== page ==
Senate panel approves study to expand Trail of Tears
A study that could add about 2,000 miles of land and water routes to the Trail of Tears National Historic Trail through eastern Tennessee and portions of eight other states, including Missouri, is gaining support in Congress.
The U.S. Senate Energy and Natural Resources Committee on Wednesday approved a bill requiring the proposed $175,000 study, which is backed by both of Tennessee's senators — Lamar Alexander and Senate Majority Leader Bill Frist — and the National Park Service.
About 16,000 Cherokee Indians, mostly from Tennessee, North Carolina and Georgia, were forced from their homes in the winter of 1838-39 and required to walk about 800 miles to designated Indian Territory in what now is Oklahoma. More than 4,000 died along the way.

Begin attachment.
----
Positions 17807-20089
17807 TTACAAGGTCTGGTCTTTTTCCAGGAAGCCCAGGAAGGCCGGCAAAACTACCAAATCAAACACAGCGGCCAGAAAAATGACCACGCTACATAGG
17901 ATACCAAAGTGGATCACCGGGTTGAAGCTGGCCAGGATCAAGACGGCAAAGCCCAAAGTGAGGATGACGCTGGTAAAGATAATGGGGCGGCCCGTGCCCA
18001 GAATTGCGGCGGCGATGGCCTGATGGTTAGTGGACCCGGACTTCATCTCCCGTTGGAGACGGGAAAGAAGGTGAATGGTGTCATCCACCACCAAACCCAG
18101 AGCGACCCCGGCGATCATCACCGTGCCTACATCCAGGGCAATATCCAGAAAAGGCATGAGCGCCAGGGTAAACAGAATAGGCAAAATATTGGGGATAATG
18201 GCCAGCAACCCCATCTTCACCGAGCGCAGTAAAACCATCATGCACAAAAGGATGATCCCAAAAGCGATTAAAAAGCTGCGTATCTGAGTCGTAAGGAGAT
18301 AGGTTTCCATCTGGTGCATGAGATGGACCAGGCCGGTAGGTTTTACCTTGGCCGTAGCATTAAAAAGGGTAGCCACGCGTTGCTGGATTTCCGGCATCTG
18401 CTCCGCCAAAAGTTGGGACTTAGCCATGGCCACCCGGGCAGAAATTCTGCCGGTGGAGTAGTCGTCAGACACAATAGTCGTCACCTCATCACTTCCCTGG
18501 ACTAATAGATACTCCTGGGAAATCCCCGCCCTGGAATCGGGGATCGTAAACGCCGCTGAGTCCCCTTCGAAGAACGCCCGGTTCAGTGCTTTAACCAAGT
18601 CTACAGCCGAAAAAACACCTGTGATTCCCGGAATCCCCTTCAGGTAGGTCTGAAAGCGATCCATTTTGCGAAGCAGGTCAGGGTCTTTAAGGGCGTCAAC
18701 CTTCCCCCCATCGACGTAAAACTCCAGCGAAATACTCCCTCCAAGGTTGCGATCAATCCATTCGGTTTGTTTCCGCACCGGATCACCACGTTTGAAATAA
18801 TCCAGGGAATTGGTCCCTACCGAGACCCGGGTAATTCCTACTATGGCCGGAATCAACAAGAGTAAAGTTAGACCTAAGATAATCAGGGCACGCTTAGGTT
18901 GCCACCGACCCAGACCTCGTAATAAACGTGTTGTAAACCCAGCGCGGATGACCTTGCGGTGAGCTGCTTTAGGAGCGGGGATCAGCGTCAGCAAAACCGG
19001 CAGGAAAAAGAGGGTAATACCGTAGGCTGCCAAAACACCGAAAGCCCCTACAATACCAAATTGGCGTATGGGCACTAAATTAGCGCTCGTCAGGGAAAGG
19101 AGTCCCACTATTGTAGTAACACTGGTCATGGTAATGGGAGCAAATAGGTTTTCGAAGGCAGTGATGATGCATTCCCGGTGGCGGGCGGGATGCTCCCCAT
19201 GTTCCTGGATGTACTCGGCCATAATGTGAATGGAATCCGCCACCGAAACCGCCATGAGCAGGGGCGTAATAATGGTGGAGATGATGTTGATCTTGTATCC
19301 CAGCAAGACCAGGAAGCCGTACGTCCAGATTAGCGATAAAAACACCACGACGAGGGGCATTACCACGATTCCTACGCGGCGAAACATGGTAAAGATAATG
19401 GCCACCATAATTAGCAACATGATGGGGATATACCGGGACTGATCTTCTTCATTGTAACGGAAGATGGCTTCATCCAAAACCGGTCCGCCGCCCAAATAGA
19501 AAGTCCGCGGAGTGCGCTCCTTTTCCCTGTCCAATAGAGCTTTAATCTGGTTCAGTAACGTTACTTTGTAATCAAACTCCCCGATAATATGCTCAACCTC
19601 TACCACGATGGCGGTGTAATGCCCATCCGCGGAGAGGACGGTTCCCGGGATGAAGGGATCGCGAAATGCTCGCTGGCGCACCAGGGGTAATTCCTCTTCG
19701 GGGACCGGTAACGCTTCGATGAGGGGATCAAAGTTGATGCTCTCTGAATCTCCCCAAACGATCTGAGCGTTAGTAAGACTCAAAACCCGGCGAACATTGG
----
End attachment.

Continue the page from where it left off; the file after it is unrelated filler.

The study could lead to greatly expanding the current national historic trail of about 2,200 miles of their known land and water routes. The Cherokee Nation, historians and other experts favor national recognition of all routes used as part of the public education about that traumatic period in American history.
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